Repeat after me: Exploring what children’s speaking and singing reveals about their domain-specific knowledge
School/Affiliation:University of Toronto-Mississauga
Co-Authors:Christina Vanden Bosch der Nederlanden
Virtual or In-person:In-person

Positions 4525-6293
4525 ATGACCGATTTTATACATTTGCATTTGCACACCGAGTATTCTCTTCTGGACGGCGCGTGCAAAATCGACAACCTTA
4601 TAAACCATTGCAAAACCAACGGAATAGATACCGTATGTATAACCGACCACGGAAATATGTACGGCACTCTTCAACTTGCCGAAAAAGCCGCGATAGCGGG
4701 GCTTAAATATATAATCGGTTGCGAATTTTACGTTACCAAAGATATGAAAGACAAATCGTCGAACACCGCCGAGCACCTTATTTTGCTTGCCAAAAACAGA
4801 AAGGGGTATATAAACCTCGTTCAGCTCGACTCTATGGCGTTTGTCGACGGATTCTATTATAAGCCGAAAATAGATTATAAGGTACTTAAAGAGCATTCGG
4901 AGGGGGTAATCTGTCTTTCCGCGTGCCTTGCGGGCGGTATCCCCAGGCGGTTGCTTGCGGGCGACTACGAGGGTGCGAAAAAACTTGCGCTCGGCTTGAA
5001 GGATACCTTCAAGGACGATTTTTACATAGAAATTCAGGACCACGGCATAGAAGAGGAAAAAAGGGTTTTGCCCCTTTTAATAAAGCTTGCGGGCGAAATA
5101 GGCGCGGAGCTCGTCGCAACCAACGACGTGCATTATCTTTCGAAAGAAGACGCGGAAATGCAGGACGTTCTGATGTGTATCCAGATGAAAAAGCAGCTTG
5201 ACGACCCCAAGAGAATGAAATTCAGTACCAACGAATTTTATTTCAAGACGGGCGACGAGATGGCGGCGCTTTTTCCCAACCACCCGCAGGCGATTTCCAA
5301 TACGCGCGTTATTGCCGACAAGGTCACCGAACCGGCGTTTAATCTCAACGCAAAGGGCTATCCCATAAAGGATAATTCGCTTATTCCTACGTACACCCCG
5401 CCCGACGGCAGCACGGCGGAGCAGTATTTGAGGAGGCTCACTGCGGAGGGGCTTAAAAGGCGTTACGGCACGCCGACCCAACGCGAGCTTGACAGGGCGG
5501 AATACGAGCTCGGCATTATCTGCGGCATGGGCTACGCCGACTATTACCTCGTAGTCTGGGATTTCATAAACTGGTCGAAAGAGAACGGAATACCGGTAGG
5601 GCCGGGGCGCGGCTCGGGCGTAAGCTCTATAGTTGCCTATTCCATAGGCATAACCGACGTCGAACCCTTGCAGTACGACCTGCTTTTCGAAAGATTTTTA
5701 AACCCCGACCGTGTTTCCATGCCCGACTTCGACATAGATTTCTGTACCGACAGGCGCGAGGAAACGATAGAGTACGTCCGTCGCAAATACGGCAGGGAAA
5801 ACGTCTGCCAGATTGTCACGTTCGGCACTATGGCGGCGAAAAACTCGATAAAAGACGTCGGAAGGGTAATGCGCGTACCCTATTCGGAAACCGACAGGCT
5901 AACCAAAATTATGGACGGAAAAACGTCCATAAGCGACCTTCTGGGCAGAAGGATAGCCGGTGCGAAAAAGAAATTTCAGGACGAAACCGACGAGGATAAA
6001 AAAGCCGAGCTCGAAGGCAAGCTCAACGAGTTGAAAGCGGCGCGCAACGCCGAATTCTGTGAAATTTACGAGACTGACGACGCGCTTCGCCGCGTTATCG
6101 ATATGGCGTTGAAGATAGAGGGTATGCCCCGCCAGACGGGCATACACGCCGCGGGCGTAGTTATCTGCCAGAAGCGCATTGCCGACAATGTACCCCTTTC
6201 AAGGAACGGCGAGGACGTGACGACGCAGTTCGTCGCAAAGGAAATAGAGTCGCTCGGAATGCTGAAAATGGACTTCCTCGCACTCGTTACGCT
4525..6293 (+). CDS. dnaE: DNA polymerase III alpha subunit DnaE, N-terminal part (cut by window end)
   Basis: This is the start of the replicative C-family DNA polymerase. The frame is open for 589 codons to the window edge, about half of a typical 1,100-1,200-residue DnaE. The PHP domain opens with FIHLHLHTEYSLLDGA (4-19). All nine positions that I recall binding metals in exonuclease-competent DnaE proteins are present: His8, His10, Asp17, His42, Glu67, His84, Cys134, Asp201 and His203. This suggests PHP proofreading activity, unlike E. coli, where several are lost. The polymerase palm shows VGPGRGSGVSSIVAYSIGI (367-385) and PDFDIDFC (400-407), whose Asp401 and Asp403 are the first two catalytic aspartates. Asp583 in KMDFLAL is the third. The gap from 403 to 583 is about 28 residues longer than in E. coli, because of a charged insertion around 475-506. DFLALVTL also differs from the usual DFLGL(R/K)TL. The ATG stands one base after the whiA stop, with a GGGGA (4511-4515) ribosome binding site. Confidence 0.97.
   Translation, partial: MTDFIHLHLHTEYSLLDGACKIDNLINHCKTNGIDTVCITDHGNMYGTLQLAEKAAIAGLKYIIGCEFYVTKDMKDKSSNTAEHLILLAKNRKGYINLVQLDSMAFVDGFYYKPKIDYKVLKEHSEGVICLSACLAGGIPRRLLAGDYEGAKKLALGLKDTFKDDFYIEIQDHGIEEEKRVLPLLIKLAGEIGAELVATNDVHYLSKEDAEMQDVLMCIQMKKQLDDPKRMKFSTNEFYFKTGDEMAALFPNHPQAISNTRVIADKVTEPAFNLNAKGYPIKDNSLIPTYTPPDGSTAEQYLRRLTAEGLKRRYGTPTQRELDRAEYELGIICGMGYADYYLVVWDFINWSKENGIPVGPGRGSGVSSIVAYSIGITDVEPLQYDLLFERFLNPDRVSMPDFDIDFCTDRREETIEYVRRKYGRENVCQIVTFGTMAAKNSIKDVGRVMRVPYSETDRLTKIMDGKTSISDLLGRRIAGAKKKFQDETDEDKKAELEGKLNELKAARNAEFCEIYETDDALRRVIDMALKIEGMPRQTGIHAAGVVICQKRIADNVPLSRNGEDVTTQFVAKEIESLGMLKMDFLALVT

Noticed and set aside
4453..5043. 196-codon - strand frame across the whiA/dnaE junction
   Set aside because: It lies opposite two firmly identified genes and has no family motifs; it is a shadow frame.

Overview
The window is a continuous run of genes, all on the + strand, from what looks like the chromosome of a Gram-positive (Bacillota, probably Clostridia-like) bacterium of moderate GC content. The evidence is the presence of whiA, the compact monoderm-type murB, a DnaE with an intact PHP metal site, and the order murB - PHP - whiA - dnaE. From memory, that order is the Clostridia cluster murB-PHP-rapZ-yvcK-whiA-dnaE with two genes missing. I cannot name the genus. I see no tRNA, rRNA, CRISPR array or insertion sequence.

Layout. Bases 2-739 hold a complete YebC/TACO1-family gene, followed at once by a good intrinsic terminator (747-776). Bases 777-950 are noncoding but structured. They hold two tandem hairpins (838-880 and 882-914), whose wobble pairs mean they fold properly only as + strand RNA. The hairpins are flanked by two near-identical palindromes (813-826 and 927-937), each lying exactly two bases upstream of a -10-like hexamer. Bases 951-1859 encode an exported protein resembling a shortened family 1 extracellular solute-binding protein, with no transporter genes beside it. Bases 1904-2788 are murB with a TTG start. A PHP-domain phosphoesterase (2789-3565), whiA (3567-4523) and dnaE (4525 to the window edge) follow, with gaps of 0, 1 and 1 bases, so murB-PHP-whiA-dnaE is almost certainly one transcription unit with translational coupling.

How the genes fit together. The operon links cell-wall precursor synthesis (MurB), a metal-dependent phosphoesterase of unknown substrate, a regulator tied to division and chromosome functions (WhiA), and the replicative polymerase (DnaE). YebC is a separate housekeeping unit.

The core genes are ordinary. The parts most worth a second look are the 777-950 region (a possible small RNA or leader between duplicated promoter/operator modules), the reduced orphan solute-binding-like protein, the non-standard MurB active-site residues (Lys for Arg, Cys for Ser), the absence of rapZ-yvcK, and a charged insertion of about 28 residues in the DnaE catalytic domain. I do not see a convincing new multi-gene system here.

Music and language are two important forms of communication that share many similarities. While pitch is an integral part of song and the relationships between pitches denote specific melodies, this importance is not mirrored in speech. In recent developmental studies, children’s categorization of speech and song reach adult-like proficiency by age 8 (Vanden Bosch der Nederlanden et al., 2022). The goal of this study is to explore whether children’s pitch production follows the same developmental trajectory as their pitch perception. Adapting the methodology used in recent pitch imitation tasks with adults, we will observe how well younger children (4-year-olds) and older children (8-year-olds) spontaneously match pitch for spoken and sung utterances. We predict that younger children will have similar performance for speech and song, which may suggest that they have not yet developed or are unable to apply this domain-specific knowledge. Based on the perceptual work previously mentioned, we predict that older children will spontaneously match pitch better for song than speech which will indicate that they have acquired and are able to apply domain-specific knowledge about the nature of pitch in speech versus song.